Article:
AI Model to detect hypoglycemia during driving


One of the most serious effects of diabetes is low blood sugar or hypoglycemia. This increases the likelihood of problems requiring complex motor skills and cognitive demands, like driving. Current techniques’ minimal availability, high cost, invasiveness, and diagnostic latency restrict their utility in detecting hypoglycemia.

A recent study published in the journal NEJM AI presents a novel method for detecting hypoglycemia while driving. Scientists at LMU researched in cooperation with colleagues from the University of St. Gallen, ETH Zurich, and the University Hospital of Bern (Inselspital).

In their study, the researchers collected data from 30 diabetics while driving a real car. Data was recorded for each subject twice: once when their blood sugar was normal and again when they were hypoglycemic. To achieve this objective, medical personnel in the automobile purposefully caused each patient to become hypoglycemic. The gathered data comprised driving signals, such as vehicle speed, and head/gaze motion data, such as eye movement speed.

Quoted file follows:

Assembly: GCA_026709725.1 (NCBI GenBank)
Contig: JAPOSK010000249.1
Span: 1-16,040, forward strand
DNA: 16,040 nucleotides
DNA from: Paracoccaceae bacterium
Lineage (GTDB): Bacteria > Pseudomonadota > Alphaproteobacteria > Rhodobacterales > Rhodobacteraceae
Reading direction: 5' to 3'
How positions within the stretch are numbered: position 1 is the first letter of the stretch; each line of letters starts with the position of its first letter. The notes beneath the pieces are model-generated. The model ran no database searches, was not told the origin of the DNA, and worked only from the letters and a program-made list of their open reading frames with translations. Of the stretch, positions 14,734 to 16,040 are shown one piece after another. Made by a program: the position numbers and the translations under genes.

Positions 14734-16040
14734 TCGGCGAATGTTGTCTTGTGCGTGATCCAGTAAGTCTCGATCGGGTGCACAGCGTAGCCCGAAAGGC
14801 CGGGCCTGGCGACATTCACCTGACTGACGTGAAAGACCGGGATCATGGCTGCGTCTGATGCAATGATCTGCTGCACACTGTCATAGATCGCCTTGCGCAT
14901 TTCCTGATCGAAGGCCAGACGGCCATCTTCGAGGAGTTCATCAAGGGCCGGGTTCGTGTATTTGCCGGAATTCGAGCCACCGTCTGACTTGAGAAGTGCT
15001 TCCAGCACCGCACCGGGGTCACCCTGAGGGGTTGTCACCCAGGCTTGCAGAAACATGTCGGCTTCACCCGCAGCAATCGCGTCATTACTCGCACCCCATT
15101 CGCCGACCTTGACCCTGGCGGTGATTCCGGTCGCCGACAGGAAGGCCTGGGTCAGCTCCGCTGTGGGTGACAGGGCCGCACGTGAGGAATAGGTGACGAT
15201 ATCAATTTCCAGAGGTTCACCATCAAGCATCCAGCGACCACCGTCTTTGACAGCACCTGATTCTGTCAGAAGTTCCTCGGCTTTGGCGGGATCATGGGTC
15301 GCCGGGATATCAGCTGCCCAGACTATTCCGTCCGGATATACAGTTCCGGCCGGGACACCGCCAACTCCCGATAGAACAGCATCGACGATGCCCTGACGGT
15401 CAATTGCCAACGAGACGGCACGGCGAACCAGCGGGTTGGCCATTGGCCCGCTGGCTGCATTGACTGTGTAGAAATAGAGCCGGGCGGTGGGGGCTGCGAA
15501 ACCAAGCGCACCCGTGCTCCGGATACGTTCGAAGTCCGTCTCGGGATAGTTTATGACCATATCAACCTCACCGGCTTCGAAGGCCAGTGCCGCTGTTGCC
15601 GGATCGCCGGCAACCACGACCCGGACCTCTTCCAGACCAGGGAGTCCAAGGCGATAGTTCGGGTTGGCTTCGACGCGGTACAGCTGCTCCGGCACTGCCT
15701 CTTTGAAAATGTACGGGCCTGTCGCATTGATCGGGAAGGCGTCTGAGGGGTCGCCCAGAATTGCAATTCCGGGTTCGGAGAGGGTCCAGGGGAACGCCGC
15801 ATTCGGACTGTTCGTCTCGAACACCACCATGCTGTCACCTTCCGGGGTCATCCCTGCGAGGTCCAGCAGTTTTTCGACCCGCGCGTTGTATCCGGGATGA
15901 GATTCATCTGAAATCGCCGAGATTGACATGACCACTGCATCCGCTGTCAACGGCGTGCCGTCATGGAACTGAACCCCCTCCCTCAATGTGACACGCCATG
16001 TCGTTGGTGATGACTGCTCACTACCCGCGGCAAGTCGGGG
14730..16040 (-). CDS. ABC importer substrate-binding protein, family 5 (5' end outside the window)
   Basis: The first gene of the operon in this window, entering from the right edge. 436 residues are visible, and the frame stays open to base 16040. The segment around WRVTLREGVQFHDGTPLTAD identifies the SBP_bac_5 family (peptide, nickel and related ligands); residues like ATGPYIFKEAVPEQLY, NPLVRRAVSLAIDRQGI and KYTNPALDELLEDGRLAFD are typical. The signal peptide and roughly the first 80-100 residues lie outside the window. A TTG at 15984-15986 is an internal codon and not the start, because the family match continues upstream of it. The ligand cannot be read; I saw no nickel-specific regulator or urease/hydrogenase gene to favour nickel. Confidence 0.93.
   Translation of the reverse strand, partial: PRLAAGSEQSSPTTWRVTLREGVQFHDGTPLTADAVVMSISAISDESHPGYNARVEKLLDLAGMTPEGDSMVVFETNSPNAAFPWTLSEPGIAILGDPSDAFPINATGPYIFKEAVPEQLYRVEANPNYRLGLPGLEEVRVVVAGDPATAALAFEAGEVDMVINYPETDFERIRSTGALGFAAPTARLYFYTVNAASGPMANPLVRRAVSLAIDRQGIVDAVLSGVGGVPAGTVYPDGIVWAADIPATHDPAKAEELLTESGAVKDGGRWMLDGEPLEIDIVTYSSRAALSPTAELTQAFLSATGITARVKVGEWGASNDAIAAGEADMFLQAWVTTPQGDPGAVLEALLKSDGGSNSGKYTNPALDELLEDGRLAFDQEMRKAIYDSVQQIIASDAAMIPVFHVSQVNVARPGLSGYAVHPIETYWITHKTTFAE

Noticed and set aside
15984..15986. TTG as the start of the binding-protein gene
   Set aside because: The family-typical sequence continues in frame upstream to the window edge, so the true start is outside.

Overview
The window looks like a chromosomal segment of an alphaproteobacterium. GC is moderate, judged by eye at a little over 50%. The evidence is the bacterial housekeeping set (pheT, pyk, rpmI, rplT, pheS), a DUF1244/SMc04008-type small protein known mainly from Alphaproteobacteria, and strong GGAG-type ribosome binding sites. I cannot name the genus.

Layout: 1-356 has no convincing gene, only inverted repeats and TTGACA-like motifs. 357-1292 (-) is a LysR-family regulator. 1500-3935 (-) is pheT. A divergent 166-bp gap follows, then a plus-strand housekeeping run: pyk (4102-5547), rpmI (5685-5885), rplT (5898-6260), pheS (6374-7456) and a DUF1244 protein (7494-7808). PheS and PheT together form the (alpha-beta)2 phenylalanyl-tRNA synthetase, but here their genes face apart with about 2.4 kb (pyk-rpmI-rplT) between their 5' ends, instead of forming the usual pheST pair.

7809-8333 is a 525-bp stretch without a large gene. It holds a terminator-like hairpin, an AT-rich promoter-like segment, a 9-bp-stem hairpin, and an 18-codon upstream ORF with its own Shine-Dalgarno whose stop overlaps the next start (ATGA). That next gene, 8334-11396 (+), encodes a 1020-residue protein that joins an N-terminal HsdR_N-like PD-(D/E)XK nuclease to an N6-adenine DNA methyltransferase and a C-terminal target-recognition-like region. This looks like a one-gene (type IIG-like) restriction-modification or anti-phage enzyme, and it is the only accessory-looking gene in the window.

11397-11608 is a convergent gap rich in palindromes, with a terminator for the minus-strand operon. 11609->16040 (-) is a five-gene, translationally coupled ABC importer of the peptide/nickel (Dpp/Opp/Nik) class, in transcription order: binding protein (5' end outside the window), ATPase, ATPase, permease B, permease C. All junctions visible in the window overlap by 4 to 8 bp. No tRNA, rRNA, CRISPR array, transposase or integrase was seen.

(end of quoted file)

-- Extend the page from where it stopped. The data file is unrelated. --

The researchers then created a brand-new machine learning (ML) model that can identify hypoglycemia episodes automatically. And with high accuracy based only on regularly gathered driving and head/gaze motion data.

Simon Schallmoser, a doctoral candidate at the Institute of AI in Management at LMU and one of the contributing researchers, says

This technology could serve as an early warning system in cars and enable drivers to take necessary precautions before hypoglycemic symptoms impair their ability to drive safely.

Crucially for future self-driving cars, the newly created ML model also scored well when using head/gaze motion data. Head of the Institute of AI in Management and project partner, Professor Stefan Feuerriegel says,

“This study not only showcases the potential for AI to improve individual health outcomes but also its role in improving safety on public roads.”


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